Several people in Biddeford and Saco have spent the past 25 years fighting, hoping and waiting for the Maine Energy waste incinerator to close, but there were no fireworks when the Biddeford City Council made its historic 8-1 vote Tuesday on an agreement to shut it down and purchase the land.

Aside from the applause and a few scattered “woo-hoos” from Biddeford Mayor Emeritus Joanne Twomey, the small crowd that attended the quick vote was mostly silent. There was no dancing in the aisles, no unbridled cheering, no speeches or even high-fives among the eight councilors who voted in favor of the buyout.

It was certainly anti-climactic after all the drama of the past quarter-century: The environmental fines, licensing issues, contract negotiations, the odor problem, the truck traffic, the lawsuits.

Sure, a few of the twin cities’ movers and shakers cut loose and celebrated during a festive party after the vote at Bebe’s Burritos. But so many people put so many years of time and effort into advocating for the plant’s closure that it seemed odd to have anything short of a grand parade down Main Street.

Perhaps the lack of outright enthusiasm is because everyone knows that now is when the hard part comes.

For Biddeford, the closure of Maine Energy will be like a divorce. The city is relieved and happy that the difficulties are finally over, but life’s going to be different now, and it’ll take some work to rebuild the city’s identity without the plant.

Waste incineration is expected to cease within six months of closing on the buyout deal, which is slated for Nov. 15 at the latest. Then the facility itself is to be demolished within a year’s time, save for the stack. It’s going to be a big change for this area, and city officials will have to do their utmost to promote economic development in the wake of this decision.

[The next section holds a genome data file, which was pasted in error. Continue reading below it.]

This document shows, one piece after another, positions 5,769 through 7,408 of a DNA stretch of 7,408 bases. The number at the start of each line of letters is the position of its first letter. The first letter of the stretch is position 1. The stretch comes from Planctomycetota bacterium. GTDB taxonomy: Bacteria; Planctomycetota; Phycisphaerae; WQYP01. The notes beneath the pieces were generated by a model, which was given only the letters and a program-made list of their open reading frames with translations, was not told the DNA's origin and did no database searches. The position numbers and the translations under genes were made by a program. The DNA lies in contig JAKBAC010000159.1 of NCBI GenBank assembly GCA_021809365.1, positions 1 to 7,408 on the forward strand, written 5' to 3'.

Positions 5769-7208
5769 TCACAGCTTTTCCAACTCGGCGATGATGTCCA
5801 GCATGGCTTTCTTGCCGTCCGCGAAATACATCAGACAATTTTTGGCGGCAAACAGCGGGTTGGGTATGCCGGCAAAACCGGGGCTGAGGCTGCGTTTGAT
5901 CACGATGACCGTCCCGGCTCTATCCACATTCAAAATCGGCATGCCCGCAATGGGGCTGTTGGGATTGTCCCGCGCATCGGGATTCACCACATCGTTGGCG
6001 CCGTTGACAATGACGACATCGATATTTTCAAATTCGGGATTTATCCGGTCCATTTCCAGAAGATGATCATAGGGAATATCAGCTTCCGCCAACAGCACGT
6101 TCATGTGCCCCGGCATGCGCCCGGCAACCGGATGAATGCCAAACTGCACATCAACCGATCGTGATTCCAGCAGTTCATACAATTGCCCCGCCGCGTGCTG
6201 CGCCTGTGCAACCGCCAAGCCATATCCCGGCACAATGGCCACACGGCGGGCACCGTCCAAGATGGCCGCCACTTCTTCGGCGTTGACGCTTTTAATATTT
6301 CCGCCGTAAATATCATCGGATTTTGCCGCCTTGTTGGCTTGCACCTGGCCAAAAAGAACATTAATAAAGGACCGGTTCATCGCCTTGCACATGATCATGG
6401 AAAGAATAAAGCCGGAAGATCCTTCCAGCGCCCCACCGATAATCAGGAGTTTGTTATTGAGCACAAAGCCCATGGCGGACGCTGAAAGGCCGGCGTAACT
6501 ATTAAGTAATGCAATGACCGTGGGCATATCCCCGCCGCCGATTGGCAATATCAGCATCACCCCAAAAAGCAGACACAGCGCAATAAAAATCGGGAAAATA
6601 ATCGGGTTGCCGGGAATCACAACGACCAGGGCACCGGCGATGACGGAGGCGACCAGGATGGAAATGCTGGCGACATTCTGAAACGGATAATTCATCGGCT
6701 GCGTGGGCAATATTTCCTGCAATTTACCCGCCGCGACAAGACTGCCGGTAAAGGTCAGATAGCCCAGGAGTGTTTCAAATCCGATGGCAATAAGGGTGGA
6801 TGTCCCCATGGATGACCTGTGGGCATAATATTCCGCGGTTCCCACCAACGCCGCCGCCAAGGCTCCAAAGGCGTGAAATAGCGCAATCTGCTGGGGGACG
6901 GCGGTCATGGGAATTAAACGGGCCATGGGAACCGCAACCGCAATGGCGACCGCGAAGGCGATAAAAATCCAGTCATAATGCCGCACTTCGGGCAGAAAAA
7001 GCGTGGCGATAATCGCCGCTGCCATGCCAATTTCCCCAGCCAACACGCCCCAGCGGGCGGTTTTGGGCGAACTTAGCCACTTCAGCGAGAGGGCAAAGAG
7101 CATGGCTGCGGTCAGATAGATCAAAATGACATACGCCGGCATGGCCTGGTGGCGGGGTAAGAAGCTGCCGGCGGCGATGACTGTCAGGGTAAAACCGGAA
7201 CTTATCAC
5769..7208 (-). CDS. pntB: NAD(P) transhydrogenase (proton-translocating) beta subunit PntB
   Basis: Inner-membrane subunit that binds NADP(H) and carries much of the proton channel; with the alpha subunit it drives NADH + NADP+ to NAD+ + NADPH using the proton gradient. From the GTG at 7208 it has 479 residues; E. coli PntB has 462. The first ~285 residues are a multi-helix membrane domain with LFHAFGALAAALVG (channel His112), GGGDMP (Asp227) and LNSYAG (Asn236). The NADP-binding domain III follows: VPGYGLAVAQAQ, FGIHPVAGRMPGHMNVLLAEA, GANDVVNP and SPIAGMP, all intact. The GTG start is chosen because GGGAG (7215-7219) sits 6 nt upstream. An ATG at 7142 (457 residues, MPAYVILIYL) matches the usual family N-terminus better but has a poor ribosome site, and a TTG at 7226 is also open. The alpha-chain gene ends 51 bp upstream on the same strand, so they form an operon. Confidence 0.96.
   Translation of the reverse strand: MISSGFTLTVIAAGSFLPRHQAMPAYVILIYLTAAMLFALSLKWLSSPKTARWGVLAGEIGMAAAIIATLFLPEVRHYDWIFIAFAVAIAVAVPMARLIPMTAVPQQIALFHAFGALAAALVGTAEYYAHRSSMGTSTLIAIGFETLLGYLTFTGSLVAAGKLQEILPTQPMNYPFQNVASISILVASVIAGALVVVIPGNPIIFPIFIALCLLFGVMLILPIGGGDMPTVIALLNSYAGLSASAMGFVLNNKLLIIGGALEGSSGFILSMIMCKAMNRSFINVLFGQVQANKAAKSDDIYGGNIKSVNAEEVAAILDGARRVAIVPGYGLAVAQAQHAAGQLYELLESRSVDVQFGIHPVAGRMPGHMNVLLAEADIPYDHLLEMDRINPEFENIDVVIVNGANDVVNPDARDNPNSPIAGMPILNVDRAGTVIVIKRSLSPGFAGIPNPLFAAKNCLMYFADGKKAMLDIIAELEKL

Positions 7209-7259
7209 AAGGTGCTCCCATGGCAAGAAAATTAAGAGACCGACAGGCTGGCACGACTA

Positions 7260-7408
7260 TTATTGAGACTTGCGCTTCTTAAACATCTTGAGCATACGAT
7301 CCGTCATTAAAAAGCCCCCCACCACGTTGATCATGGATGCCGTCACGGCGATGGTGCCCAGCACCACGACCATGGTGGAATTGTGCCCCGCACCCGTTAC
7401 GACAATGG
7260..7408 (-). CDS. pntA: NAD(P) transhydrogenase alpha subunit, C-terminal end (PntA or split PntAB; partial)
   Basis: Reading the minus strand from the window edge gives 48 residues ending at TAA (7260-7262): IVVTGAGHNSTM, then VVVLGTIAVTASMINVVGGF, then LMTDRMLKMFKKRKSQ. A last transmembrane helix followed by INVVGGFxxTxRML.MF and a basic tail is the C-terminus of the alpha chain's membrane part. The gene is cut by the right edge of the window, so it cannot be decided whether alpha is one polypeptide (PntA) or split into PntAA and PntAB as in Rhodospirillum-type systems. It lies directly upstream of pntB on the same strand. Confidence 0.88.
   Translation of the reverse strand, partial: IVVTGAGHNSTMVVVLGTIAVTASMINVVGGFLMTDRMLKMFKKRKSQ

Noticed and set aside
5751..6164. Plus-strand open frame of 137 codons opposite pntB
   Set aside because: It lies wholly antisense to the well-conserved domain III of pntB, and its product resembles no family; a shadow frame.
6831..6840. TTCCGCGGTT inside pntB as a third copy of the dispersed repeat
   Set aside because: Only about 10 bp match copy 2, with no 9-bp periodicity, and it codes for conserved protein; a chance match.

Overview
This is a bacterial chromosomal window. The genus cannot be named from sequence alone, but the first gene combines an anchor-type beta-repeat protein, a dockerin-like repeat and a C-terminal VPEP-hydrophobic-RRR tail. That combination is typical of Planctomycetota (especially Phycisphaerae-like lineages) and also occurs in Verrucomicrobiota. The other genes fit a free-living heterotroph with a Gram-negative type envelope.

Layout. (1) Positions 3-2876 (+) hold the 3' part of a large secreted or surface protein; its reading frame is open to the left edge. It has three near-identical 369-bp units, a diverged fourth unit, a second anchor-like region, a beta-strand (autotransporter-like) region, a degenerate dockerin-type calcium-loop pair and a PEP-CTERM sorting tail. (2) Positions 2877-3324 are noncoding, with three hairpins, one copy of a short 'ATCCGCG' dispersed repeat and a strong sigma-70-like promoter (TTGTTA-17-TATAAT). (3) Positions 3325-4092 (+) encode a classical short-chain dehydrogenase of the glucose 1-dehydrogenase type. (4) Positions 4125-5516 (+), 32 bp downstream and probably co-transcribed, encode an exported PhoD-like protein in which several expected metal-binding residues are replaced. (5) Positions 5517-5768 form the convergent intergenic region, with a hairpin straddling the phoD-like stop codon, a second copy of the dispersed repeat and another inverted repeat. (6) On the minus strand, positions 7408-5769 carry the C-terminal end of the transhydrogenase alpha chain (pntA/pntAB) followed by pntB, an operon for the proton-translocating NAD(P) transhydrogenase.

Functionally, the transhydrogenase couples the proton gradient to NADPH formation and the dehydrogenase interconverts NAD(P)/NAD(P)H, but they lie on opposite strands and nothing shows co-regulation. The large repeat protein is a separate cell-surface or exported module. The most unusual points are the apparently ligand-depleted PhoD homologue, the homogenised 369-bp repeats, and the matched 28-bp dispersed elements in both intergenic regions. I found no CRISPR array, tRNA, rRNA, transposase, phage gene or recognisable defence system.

Voters did not have a say in the buyout and many aren’t too happy about the council signing them up for a $6.65 million bill without their approval. Yes, the income from the cell phone company contracts on the Maine Energy stack will feed this debt, as will the taxes in the city’s TIF district fund, but the rest is going to come from the remaining taxpayers until the commercial tax base can be built up to fill Maine Energy’s taxpaying shoes.

Bringing in new commercial interests and convincing them to invest here has to be the city’s No. 1 focus in the next several years so that this buyout, which Mayor Alan Casavant described as an investment in the future, doesn’t become just another burden on residential taxpayers.

Without the odors, health concerns and negative stigma of a waste incinerator in the middle of the downtown district, Biddeford won’t be such a hard sell anymore. It’s a historic, oceanside mill town with easy access to Boston via Amtrak, lots of infrastructure, a well-respected hospital, renovated high school and Maine’s only medical school.

And those are just a few of the positives this city can boast. With the soon-to-be-signed contracts, curbside recycling can be added to the list ”“ an environmentally friendly convenience that has been repeatedly rejected by city leaders over the years due to cost concerns.

The Maine Energy buyout marks the beginning of a new era in Biddeford-Saco, no doubt, but the time for a real celebration will be when we start to see these cities blossom and thrive after years of cowering beside a stifling weed.

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Today’s editorial was written by Managing Editor Kristen Schulze Muszynski, representing the majority opinion of the Journal Tribune Editorial Board. Questions? Comments? Contact Kristen by calling 282-1535, Ext. 322, or via email at [email protected].